We’re excited to see next year’s index. We predict that coffee machines, grey hair dye and bow ties might be included…


Go Explore

26 Feb



Well-loved British mapping agency Ordnance Survey has recently revealed their new brand identity, titled ‘We are Ordnance Survey’, seemingly aiming to attract a younger audience and reflect its digital capabilities. We love the design – it feels fresh, beautiful and inspiring – but we think they could push the brand even further.

Experience is of utmost importance to consumers – we know they no longer boast about what car they have, but the incredible holiday they’ve been on. We think OS could tap into this and become a true lifestyle brand. Their promotional video shows hikers exploring beautiful countryside, and urbanites finding their way around cities. It encourages exploration – urging people to ‘find a way’ and discover ‘what’s just around the corner’. Their tagline ‘Go Explore’ could be the seed of a whole new attitude. Let Google Maps own the domain of stressed out commuters, and position OS as the off-line adventure-maker. Their carefully folded maps can be used anywhere, and are a genuine ally when you’re off the beaten track. The user experience celebrates the journey, rather than simply the dash from A to B.

We think that OS could truly champion the intricacies and joys of getting lost and finding your own way back. They could also encourage exploration of Great Britain – urging people to take advantage of the beautiful country they live in. They could use their digital side to enhance these adventures – providing targeted information about local events, places to go, intriguing folk tales.

By embracing the outdoorsy, adventurous spirit at their heart, they could help to create truly memorable experiences.

Re-engaging Millennials

9 Feb

For young people, perfume has lost its appeal. What is it doing wrong and how can our insights about their world helping brands re-engage millennials? Creativity, individuality and self-expression are three of the key drivers leading millennial buying power.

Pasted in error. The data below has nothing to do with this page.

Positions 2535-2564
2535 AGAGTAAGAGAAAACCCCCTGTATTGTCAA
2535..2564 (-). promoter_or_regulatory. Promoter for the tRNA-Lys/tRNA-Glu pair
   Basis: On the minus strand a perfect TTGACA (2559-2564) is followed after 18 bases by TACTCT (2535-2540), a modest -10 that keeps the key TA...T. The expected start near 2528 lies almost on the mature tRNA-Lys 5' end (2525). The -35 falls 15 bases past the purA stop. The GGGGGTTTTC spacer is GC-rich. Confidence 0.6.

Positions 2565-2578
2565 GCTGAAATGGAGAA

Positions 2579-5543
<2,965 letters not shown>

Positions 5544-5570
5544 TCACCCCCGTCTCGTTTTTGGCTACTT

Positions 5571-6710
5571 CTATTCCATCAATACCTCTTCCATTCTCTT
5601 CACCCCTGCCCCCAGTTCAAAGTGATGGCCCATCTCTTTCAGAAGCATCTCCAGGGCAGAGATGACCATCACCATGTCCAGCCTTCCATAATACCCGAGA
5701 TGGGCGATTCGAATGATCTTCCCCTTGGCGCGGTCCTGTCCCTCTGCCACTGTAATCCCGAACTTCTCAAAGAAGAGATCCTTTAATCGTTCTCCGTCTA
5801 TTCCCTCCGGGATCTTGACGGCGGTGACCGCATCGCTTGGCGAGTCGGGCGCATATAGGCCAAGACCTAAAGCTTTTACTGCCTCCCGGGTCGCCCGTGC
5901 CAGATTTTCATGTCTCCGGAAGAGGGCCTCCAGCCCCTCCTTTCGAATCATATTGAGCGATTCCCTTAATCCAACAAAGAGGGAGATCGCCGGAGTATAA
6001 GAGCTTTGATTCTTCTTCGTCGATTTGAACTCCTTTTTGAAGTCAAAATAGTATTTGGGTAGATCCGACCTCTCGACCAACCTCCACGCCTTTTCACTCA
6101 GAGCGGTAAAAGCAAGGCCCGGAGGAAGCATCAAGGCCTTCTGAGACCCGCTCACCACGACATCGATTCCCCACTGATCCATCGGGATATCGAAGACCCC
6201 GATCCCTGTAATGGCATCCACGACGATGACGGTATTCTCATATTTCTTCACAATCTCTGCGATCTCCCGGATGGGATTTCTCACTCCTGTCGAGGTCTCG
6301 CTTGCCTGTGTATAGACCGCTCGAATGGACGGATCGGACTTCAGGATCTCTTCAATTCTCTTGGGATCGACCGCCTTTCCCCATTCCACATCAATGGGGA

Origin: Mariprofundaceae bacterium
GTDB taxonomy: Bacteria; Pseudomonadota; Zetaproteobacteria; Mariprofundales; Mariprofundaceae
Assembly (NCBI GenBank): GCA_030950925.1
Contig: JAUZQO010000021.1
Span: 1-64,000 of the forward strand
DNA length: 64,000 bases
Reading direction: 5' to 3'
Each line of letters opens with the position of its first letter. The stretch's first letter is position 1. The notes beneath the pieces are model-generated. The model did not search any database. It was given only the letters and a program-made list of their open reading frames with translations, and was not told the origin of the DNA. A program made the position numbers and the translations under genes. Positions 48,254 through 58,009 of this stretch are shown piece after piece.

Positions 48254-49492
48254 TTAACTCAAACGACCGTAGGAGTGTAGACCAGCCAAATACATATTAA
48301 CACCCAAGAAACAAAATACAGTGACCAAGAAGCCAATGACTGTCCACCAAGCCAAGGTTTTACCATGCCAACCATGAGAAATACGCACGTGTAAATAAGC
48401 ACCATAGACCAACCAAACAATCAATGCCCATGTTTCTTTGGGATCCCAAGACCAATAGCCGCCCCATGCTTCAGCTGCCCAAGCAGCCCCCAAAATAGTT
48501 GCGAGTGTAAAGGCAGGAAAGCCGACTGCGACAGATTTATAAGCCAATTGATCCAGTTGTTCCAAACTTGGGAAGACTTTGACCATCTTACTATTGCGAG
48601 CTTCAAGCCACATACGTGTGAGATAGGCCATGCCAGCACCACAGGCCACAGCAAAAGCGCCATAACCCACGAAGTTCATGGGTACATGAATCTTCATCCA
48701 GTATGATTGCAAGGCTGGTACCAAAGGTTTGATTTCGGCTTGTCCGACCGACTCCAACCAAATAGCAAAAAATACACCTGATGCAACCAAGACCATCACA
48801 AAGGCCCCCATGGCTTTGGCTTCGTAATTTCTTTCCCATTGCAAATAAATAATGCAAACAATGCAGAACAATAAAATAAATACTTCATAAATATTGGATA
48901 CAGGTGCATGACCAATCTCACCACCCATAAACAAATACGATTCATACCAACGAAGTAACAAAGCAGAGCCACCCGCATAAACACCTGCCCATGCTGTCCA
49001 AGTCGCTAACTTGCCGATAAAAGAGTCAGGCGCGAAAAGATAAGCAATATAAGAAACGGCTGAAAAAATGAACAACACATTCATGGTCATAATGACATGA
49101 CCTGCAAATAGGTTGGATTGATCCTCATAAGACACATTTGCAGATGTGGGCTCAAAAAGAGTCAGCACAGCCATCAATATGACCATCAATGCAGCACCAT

To be invited into their gang you need think creatively about your product and how you communicate with them. The perfume industry’s  uniformly one dimensional adverts speak to one tired aspect of perfume, which fails to cater for the growing desire of the young for self-expression. It is not just about sex, there are different ways of getting to sexy without being explicitly sexual.

Value is important for expression because it enables you to pick and choose, try something new, and take a risk. By mixing and matching scents, layering perfumes, selling across brands and really exploring and showing off the ingredients that are being used, there can be multiple ways of interacting with millennials.

Use inspired ingredients and be explicit about them. Le Labo and Jo Malone do this in a really great way, helping consumers be led by their scent rather than the brand they choose. A scent led experience will help navigation through smells and ingredients, opening up of a world of perfume connoisseurs, like the wine and whiskey worlds.





On another level, it is also about you as an individual, and your interaction with scent. Perfume is an individual choice and experience. Some brands like Swallowable Parfum and Escentric Molecule, which interact with your body to create a truly individual scent, are playing here. Individuality and self-expression are really important; no one wants to have the same scent at their friend.





The challenge is to communicate and engage with the younger generation with the understanding that perfume is a very intimate and personal product. Thus in order to lure the millennials back, using the knowledge that individuality, creativity and self-expression are vital drivers, could help in driving consumer buying up, and creating a new relationship with this generation.

Frank Reality

9 Feb

We have noticed an increased craving for the real, raw and authentic.  In a world of manicured online profiles, genuine candour is valued more than ever. In a reaction to the glossy, the gritty is becoming aspirational, and we have seen this articulate in many different ways in culture.

For four years, street photographer Brandon Stanton has been taking pictures and collecting the stories of the real, everyday people he meets in The Humans of New York.



The Institute of Sexology exhibition at the Wellcome Collection is a candid exploration of the most private of acts – sex.



The Whisper app allows people to tell their most real and candid secrets with complete anonymity.



We have noticed that some brands are beginning to play here. The Converse ‘Shoes are Boring Wear Sneakers ‘ adverts celebrate how their shoes become part of peoples’ real lives, and have the scuffs to show it.



Brands should be open and honest, celebrate reality and make sure they don’t mistake the real for the mundane. The challenge is being honest and open without coming across as insincere and boring; exposed brick and no make-up selfies will not suffice.

Check out our Cultural Themes website for more information.


Defining Belonging

6 Feb